God, The Police and My Father: A Blizzard Rescue Story

God reminded me tonight that He is always there when you need Him.

Returning home from Mass tonight, I crashed into a large snowdrift headed south on Rt. 59.

I think it’s no coincidence that on the way out, I grabbed a bulletin and saw this Bible verse:

“Wait for the Lord with courage; be stouthearted, and wait for the Lord.” ~ Psalm 27:14

Living by your faith, whatever your denomination, is a lot like driving in a blizzard.

You can barely see in front of you, it’s treacherous at times. You may veer off-course. But you are on full alert– all your senses are attuned to your driving. You have to drive carefully, slowly. And you have to trust God to steer you away from danger, and to rescue you when you need it.

And it works.

Mass was PACKED.  Even in this blizzard. I felt proud to be there. I don’t normally go to St. Mary Immaculate in Plainfield. It’s large and modern, and a bit out of the way. But tonight, it was comforting being one of many. People were standing in the foyer as well. The parish has changed since I was last there.

There’s now a giant crucifix hanging directly above the altar, rather than mounted on the wall. It was riveting.

I thought about how when I doubt humanity, Mass is the one place I can go to be reminded of the good. People will still go to Mass, even in a blizzard. That makes me feel safer in this world.

I was sitting in the middle aisle, and this is a LARGE parish. There are many rows– it can get confusing. When I tried to return to my seat, I noticed that I couldn’t find it! I was standing, look around like I would do if I had forgotten my parking spot. And then I caught the eye of the man who was seated behind me. He smiled and pointed, and I was realized I has standing one aisle too far. 

Thanks to that man, I found my seat. God was paying attention.

Then I set out to get home.  I was going to stop for some food– but that plan changed.

I was approaching the intersection of Rt. 59 and Theodore. Driving in the middle lane I was being careful, but the wild snow drifts caused me to skid. I pumped the brakes but there were cars in front of me– so I swerved right to avoid impact. I was terrified for a minute that I would flip, but luckily there was so much snow, I got stuck on top of it.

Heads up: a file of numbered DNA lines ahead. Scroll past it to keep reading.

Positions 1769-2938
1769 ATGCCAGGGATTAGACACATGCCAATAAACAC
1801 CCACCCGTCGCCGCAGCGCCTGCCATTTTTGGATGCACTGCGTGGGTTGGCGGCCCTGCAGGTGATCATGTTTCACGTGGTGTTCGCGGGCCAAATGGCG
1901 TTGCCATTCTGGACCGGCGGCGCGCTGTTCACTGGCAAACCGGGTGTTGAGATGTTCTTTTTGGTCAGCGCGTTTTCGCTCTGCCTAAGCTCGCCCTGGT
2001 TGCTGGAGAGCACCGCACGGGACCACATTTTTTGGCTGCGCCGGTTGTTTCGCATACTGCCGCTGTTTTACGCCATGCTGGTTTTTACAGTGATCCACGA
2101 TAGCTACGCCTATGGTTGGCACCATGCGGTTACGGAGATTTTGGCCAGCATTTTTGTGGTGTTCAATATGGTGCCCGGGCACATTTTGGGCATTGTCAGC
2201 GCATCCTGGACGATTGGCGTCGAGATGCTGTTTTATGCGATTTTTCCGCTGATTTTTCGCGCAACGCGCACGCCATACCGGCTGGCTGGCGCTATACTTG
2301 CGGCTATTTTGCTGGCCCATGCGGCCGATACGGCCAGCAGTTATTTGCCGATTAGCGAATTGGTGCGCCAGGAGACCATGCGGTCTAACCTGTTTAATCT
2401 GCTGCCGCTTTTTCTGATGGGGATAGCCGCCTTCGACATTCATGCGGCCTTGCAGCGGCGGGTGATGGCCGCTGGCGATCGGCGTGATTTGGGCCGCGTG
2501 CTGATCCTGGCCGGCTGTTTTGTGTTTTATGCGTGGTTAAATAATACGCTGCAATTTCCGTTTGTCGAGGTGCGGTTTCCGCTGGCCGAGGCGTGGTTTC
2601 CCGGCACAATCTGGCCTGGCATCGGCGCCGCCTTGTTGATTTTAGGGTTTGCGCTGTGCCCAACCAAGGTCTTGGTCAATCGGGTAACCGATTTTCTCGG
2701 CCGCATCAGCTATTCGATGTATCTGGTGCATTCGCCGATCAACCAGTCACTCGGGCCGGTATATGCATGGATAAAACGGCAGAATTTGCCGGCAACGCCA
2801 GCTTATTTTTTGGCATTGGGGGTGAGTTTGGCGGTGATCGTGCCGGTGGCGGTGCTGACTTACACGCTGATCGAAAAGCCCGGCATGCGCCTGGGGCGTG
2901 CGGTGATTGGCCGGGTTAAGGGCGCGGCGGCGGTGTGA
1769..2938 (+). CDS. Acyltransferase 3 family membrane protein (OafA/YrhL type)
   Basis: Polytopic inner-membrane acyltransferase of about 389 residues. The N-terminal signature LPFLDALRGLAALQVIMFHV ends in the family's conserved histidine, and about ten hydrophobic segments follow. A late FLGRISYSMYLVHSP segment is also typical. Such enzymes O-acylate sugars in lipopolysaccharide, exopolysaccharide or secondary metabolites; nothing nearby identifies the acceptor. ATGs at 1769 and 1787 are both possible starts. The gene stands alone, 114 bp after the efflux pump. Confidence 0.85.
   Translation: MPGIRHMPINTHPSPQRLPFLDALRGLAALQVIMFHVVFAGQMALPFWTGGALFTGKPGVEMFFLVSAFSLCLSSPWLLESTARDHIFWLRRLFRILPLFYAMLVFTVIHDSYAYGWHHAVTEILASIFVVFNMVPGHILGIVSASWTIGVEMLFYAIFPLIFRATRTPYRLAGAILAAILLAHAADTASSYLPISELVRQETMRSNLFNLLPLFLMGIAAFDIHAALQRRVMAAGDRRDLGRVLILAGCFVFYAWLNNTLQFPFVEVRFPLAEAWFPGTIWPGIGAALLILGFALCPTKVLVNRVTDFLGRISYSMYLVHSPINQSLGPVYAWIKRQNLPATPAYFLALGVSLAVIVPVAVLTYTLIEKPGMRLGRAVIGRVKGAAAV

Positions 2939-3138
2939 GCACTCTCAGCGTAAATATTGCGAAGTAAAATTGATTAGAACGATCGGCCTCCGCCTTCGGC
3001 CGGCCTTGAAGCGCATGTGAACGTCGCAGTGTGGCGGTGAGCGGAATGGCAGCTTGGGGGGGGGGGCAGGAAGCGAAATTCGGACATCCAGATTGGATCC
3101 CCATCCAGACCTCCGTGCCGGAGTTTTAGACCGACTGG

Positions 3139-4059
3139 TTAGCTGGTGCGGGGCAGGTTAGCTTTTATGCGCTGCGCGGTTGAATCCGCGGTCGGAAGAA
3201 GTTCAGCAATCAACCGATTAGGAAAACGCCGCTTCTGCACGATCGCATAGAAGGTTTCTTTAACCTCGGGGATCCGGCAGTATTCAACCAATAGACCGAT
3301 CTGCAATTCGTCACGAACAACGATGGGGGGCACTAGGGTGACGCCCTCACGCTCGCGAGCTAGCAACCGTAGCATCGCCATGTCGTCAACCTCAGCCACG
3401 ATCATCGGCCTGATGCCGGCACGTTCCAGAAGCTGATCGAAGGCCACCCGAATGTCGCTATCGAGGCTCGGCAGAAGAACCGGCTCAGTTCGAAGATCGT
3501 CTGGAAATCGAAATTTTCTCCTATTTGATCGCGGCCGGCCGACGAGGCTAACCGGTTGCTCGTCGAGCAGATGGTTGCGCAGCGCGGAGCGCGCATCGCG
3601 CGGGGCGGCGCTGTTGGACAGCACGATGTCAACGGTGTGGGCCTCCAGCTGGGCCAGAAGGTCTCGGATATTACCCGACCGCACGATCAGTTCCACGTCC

God was paying attention.

Immediately, I saw a police officer turn his lights on from the other side of the intersection and head south. I hoped he was coming to help me. The first thing I did was thank God I was okay. Then I called my father, to let him know where I was and what happened.

While I was on the phone, the officer tapped on my window. I told my father I would call him back. The officer asked if I was okay, and if I was going to call someone. I told him that’s the plan. He suggested I try backing out, and I tried. No avail. I then called my dad again, and he said he’d be there. And the local garage I use– they were on the way.  Officer Forniff asked if I wanted to wait in his vehicle, which I appreciated. He stayed until he had to go, but another squad arrived to wait the remainder with me until a tow arrived.

So I found myself sitting in the backseat of Officer Zilka’s squad car! Oddly, this is the second time I’ve been in the back of a squad car- without being arrested. The first time my car had also broken down. The police came and waited with me that time too. That was a few years ago, in Romeoville. Officer Zilka and I mostly sat in silence. She’s serious and quiet. I told her I think it’s awesome she’s a police officer- she said that’s what she’s always wanted to do. It made me feel extra safe to be sitting there with a female officer. She waited until my father showed up, and then even till the tow truck from Mark’s Service Station showed up. She waited until we we assured her we were okay.

For those who don’t trust the police– THIS is why I *do* trust them.

And this is why I love my father so much. He’s usually my first call when something important happens– because he always answers. And I know if that I need help, he’ll be there with no questions asked. He gave me a hug before he left.

Why do I believe in God? Because of my father, John Bohrer. I knew that he would be there– but that he would drive safely and not rush. My father is the kind of man who never pulls a rolling stop, who will never run a yellow light. He follows the rules, even when no one is looking. He believes in doing things safely, the right way. And I love him for that.

This is why I choose to live in Joliet, near my parents. Because life is easier with family nearby.

Tonight, he drove from home in a blizzard just to make sure I was okay. He didn’t need to– I could have handled this on my own. But I’m glad he did, because I could not feel more cherished right now as a daughter. The tow truck was able to drag me out of that drift, and I didn’t have any damage. I was able to drive home safely. My father always knows what to do.

“Go straight home,” my Dad said, and I listened.

And minutes after I got home, he called to make sure I was there.

“I’m home Dad,” I said. “Thank you.”

Thank you, God, for my father.

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